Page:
That said, PewDiePie is a major influencer. Along with being the king of YouTube as far as subscribers, he’s also doing well financially. Kjellberg consistently cracks the top 10 of highest earners on the platform, generating $40 million in 2022. That’s also why every video he posts is heavily scrutinized. Gen Z – whether they’re 25 or 10, is watching.
Kjellberg isn’t the only social media influencer. Huda Kattan, who has 50.7 million Instagram followers, launched a cosmetics line, Huda Beauty, after Kim Kardashian-West wore some of her false eyelashes. Speaking of Mrs. West, she’s also one of the biggest influencers in the world. Along with her lil sis, Kylie Jenner. The 20-year-old (at the time) Jenner was on the cover of Forbes magazine for being worth close to $1 billion.
Gen Z isn’t influenced by the same type of celeb their parents were. Gen Zers gravitate toward the “authenticity” of social media stars – even if it’s not all that authentic.
This is actually a good thing for businesses. In the past, a company would have to set aside a large portion of its marketing budget for a celebrity to endorse its product. Today, a business owner can reach their target audience with a few keystrokes.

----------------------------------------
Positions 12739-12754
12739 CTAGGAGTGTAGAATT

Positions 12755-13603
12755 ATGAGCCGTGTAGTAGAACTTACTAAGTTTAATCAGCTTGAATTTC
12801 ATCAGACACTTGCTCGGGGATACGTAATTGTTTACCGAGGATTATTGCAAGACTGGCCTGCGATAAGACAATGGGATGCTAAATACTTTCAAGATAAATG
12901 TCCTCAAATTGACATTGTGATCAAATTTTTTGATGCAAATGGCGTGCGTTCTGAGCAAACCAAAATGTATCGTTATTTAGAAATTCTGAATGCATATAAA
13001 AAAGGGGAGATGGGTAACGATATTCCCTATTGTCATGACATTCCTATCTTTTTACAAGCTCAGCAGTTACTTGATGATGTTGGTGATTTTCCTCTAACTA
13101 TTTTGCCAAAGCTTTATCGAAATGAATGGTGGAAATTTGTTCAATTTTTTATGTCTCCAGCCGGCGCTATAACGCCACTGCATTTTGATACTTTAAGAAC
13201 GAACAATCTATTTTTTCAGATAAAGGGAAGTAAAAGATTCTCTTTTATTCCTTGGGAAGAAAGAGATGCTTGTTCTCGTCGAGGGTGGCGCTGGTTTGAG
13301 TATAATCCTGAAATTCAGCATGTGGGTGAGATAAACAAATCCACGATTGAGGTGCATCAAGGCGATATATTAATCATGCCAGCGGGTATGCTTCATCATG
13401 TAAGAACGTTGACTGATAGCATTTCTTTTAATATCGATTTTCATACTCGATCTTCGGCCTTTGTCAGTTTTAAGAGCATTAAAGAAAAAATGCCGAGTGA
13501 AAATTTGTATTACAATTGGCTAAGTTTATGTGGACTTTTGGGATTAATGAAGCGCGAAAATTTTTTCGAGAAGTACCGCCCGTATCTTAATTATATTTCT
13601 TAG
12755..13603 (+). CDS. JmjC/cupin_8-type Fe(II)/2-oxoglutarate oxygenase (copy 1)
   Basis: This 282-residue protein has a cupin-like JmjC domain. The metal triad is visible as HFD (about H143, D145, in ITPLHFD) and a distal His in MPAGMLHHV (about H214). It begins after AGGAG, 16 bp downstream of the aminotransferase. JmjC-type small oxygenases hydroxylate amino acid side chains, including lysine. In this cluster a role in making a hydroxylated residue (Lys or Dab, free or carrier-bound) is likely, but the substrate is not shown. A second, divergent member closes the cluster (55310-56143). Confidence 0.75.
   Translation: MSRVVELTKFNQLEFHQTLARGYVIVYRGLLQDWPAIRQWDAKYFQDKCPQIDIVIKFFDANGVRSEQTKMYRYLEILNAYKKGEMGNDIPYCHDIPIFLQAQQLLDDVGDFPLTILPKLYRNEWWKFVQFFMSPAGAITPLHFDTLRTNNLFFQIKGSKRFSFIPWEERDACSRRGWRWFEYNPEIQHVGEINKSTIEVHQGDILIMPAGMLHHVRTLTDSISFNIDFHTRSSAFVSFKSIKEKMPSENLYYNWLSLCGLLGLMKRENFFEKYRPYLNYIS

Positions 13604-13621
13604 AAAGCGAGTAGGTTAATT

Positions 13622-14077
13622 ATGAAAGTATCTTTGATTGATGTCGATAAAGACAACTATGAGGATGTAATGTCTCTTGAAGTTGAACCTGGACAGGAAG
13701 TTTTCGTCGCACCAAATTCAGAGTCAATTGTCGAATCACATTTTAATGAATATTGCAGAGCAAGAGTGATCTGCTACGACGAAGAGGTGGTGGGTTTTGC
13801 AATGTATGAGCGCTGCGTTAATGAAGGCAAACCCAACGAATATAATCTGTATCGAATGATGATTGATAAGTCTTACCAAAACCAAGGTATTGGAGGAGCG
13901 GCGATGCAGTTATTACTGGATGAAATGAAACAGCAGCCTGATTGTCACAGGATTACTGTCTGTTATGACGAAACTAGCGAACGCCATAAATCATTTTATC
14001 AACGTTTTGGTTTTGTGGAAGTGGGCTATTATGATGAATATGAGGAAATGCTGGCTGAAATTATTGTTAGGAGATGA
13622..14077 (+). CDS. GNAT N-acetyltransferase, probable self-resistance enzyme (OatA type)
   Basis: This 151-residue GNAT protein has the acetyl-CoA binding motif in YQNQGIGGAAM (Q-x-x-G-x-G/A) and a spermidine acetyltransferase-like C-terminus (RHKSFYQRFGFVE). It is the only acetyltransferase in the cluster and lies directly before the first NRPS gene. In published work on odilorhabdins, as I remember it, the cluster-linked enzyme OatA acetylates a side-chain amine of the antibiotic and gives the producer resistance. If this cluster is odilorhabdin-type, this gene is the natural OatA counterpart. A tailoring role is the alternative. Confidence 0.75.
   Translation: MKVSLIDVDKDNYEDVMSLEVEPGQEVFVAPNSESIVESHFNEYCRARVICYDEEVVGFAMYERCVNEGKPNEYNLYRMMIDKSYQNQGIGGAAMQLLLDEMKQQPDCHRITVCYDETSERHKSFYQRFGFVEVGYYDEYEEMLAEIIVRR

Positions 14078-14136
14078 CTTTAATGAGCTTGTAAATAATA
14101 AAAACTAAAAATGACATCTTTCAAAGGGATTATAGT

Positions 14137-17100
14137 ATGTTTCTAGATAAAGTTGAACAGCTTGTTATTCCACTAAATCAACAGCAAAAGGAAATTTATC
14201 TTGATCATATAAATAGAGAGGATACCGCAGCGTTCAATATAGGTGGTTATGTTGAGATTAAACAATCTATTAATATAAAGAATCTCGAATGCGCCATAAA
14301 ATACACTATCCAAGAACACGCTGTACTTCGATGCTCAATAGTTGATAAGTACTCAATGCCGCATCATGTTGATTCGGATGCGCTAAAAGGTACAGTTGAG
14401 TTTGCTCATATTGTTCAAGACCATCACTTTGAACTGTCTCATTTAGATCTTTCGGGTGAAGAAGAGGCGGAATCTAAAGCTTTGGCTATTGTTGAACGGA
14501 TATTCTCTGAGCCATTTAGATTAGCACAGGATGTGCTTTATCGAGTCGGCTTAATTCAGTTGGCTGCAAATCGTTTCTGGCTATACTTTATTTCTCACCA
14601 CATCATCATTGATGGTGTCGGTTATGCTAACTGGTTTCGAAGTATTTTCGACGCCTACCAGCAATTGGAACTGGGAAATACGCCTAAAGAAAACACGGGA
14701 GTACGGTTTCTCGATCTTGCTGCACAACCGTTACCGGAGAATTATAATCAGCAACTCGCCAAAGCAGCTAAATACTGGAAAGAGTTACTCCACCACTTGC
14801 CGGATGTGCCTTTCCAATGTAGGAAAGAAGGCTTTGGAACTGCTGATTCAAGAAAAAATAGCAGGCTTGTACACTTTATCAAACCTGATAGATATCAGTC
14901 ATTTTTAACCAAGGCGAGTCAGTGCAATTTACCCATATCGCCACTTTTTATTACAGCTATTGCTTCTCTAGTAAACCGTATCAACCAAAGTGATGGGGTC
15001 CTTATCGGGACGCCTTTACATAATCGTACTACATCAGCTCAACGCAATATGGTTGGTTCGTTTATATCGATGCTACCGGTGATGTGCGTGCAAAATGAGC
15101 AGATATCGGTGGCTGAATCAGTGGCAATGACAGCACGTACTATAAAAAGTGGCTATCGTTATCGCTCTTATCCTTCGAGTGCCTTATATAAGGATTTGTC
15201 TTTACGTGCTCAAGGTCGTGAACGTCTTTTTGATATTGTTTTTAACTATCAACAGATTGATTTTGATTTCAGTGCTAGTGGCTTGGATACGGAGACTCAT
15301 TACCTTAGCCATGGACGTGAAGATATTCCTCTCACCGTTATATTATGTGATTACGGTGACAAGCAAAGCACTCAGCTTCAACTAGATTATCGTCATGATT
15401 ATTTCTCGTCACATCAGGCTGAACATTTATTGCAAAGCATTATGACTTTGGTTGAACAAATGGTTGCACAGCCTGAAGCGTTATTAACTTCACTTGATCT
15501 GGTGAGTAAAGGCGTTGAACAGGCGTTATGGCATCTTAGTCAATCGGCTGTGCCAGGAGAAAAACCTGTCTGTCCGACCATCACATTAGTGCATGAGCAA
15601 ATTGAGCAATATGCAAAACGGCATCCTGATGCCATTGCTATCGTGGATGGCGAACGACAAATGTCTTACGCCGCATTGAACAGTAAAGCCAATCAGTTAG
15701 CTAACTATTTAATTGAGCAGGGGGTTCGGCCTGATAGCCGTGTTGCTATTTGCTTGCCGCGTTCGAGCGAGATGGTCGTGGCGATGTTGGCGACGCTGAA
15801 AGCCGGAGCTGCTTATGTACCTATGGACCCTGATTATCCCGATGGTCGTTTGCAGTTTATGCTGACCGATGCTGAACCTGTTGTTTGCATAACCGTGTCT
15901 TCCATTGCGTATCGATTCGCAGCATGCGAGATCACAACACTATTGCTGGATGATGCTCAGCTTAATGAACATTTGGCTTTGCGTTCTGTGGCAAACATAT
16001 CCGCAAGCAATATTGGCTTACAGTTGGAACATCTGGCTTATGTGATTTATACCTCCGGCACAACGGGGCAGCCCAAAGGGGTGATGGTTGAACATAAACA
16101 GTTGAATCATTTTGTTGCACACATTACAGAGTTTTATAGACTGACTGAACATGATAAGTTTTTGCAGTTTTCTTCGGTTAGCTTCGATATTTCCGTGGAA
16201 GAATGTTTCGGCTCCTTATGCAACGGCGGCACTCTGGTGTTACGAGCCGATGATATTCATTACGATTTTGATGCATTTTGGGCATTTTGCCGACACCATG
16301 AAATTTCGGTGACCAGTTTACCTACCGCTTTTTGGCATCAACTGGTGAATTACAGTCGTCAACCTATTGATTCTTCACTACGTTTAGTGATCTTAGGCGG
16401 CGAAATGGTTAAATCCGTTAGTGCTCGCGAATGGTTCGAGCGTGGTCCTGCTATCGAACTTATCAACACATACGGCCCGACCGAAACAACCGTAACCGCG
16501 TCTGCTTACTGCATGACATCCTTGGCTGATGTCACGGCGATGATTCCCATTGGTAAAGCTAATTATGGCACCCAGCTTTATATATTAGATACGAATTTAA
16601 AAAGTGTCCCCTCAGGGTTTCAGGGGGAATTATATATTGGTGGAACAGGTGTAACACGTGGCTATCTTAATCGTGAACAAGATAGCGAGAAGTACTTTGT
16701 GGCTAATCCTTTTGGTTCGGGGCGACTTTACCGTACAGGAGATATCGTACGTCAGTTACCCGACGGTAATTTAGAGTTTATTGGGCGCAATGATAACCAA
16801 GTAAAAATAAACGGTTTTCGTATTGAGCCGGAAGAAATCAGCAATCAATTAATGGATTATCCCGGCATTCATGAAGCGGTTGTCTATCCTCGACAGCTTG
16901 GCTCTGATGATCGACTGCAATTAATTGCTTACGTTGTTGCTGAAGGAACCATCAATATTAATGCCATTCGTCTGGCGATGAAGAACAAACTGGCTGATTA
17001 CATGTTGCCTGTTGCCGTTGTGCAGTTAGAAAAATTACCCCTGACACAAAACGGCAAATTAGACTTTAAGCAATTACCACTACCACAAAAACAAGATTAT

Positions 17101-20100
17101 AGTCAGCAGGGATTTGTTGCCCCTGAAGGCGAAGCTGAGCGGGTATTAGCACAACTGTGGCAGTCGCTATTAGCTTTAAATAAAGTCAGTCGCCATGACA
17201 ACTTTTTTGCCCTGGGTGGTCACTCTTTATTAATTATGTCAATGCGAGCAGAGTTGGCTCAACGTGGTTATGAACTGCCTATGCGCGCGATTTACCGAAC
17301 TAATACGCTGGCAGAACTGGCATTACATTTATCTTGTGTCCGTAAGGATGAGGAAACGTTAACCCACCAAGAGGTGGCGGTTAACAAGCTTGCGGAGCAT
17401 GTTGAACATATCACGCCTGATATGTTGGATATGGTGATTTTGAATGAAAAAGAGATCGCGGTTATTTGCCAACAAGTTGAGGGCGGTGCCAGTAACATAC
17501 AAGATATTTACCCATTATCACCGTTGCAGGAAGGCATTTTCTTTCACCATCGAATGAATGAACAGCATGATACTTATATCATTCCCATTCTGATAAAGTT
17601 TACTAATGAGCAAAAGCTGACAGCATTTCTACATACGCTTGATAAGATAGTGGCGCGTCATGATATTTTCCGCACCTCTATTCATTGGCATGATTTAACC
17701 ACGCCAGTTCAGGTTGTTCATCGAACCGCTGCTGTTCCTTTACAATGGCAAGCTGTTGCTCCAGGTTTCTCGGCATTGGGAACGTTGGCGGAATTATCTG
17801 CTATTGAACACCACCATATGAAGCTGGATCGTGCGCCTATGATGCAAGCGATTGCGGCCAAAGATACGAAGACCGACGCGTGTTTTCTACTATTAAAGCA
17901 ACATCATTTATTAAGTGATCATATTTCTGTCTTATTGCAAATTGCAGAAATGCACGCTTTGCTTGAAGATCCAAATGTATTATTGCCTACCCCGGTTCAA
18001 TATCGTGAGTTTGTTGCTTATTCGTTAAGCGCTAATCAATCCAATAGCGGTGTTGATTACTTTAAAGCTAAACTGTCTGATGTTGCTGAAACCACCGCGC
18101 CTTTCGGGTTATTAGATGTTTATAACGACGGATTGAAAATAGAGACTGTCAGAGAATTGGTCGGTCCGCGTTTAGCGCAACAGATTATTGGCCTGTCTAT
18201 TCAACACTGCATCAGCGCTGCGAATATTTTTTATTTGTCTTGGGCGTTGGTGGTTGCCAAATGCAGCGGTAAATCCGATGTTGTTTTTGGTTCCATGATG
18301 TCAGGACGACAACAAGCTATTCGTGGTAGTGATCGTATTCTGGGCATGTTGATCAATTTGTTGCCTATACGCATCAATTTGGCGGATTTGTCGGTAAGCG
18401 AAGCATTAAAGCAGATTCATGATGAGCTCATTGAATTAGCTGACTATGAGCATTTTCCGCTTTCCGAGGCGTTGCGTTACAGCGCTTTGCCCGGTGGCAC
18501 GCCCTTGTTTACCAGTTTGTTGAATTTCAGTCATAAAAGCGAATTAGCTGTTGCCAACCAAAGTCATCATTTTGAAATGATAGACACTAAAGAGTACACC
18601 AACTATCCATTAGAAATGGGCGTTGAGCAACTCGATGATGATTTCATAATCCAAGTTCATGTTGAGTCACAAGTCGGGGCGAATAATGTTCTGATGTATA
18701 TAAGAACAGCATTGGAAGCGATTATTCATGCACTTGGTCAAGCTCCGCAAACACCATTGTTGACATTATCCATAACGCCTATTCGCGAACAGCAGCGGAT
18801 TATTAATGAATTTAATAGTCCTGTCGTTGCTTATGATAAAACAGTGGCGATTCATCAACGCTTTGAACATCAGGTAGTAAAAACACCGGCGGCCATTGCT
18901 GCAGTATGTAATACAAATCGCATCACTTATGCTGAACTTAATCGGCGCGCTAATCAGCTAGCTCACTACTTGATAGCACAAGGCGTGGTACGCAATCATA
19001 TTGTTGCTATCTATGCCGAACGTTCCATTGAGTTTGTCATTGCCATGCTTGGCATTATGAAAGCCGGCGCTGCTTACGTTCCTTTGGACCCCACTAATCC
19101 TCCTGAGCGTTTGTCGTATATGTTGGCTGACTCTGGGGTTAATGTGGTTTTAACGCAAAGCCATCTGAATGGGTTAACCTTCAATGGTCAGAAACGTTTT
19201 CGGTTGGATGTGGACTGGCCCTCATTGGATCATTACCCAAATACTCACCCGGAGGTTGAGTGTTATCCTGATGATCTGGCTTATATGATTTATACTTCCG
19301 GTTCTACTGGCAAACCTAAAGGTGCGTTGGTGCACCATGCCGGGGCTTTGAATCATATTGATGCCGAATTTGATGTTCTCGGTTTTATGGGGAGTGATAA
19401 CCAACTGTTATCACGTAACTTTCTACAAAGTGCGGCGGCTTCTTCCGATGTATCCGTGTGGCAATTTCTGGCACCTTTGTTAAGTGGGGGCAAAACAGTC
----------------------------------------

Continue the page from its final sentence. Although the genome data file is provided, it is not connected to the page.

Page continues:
In fact, your brand can make money while influencing Generation Z. Despite all the social media influencers out there, Gen Z’s biggest influencer is their peers. If a peer has good things to say about your product – and your message – you’ll see a jump in sales. You’ll likely see a jump in hashtags singing your brand’s praises too.
What Influences Gen Zers
But, don’t be fooled – they’re not easily influenced, period. Gen Z is influenced by what resonates with them, not with the person presenting it.
In other words, if they like your product and message, they’re more likely to give a pass to whomever’s trying to influence them to buy it. A great product is a great product. But what are you trying to say with your product?
If you tell them it’s “lit” and your brand is “woke,” they’ll immediately assume it’s not. They believe, again, that authenticity is important. They can see right through disingenuous marketing ploys.
They’re also more inclined to understand there’s more than one side to a story. This goes back to being digital natives. They’re aware that if Side A says the sky is purple there’s a Side B out there saying it’s blue. They might even happen upon a Side C, who puts up a pretty good argument for it being green. Gen Z will go beyond face value. And, because they’re so internet savvy, they’ll find every side and contemplate each before taking a stance.